Los Angeles Skyscraper Was Terrorist Target, Bush Says
By Gerry J. Gilmore
American Forces Press Service
WASHINGTON, Feb. 9, 2006 Al Qaeda terrorists were planning to fly a plane into the tallest building on the West Coast not long after they'd launched the Sept. 11, 2001, attacks on New York City and Washington, President Bush said here today.
Al Qaeda terrorists were planning to fly a plane into the tallest building on the West Coast not long after they'd launched the Sept. 11, 2001, attacks on New York and Washington, President Bush said today during a speech given at the National Guard Memorial Building in Washington. Photo by Paul Morse
(Click photo for screen-resolution image)
The terrorists' target was a notable Los Angeles office building, he said during a speech given at the National Guard Association of the United States' headquarters.
The 73-story Los Angeles office building, the tallest structure west of the Mississippi River, was called the Library Tower at the time of the terrorist plot. It was renamed US Bank Tower in 2003.
Bush said the scheme involved terrorists using shoe bombs to hijack an aircraft that would then be flown into the skyscraper. The plot was thwarted in early 2002, Bush said, when a Southeast Asian nation arrested a key al Qaeda operative who was in on the plan.
"Subsequent debriefings and other intelligence operations made clear the intended target and how al Qaeda hoped to execute it," Bush said. "This critical intelligence helped other allies capture the ringleaders and other known operatives who had been recruited for this plot."
Bush said the ringleader of the West Coast plot was Khalid Sheikh Mohammed, who was al-Qaeda's military chief at the time. Mohammed was later captured in Pakistan in March 2003, Bush said.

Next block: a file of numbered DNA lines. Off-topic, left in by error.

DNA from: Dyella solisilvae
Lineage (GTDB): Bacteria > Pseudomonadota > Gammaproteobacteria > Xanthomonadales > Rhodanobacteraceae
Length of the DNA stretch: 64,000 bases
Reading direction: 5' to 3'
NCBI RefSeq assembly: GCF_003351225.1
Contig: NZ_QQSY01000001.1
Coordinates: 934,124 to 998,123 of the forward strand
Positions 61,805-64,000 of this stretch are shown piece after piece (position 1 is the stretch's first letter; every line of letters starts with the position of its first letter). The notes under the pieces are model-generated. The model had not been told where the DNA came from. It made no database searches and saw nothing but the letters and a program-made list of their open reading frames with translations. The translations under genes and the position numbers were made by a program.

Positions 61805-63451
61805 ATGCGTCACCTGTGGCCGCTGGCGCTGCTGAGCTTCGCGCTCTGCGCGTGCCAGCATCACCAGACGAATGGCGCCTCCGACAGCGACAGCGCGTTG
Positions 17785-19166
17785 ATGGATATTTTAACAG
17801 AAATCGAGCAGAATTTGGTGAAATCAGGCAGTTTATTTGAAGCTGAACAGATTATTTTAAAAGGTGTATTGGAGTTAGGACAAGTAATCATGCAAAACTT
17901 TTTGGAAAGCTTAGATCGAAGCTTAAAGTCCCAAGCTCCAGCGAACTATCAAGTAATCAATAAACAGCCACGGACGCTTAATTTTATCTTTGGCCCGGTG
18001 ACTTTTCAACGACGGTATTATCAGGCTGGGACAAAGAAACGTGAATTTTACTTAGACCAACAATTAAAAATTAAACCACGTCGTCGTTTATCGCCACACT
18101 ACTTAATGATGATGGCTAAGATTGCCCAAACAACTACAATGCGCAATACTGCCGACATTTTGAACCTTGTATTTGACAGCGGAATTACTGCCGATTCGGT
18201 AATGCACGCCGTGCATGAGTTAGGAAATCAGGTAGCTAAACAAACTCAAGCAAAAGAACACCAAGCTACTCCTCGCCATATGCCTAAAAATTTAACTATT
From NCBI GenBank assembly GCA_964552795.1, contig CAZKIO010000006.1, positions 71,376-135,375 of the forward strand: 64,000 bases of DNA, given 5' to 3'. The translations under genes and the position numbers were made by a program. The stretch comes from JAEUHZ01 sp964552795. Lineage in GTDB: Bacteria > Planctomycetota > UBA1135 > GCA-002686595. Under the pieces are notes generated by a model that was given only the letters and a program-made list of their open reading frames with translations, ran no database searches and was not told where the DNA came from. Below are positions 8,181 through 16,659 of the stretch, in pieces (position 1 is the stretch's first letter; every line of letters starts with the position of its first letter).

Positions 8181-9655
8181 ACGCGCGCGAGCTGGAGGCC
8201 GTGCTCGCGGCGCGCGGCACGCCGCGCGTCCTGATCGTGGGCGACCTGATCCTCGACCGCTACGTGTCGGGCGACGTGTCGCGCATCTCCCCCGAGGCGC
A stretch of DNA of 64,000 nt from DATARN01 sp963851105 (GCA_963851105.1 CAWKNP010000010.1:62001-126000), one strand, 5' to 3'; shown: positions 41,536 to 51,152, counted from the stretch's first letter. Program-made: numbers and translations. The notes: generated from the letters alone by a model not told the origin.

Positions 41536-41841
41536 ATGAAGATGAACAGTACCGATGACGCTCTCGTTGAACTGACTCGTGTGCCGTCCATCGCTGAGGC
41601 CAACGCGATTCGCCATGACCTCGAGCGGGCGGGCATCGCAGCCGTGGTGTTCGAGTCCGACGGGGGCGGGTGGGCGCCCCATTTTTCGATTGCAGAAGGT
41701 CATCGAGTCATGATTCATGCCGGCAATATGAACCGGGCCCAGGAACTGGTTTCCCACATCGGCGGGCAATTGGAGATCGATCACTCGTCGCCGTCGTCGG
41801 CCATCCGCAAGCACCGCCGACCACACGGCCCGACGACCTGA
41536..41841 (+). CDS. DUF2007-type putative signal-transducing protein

Mohammed had planned to employ members of JI, an al-Qaeda-affiliated terrorist group located in Southeast Asia, for the Los Angeles operation, Bush said. The al Qaeda chief wanted young South Asian men rather than Arabs to conduct the operation, he said, so as not to arouse as much suspicion.
Bush said the leader of JI was a terrorist called Hambali who'd recruited key operatives for the plot who'd been trained in terrorist camps in Afghanistan. The recruits met with Osama bin Laden to get their marching orders, he said, and then began preparations for the ill-fated West Coast attack.
"The West Coast plot had been thwarted," Bush said. "Our efforts did not end there. In the summer of 2003 our partners in Southeast Asia conducted another successful manhunt that led to the capture of the terrorist Hambali."
Today, al Qaeda and its affiliates remain determined and dangerous, but they are weakened thanks to cooperative anti-terror operations like the one that exposed the West Coast plot, Bush said.
"It took the combined efforts of several countries to break up this plot," the president said. "By working together, we took dangerous terrorists off the streets.
"By working together, we stopped a catastrophic attack on our homeland."
The president, a former Texas Air National Guard fighter pilot, also viewed the unveiling of a bronze bust cast in his image that was presented in his honor at the event.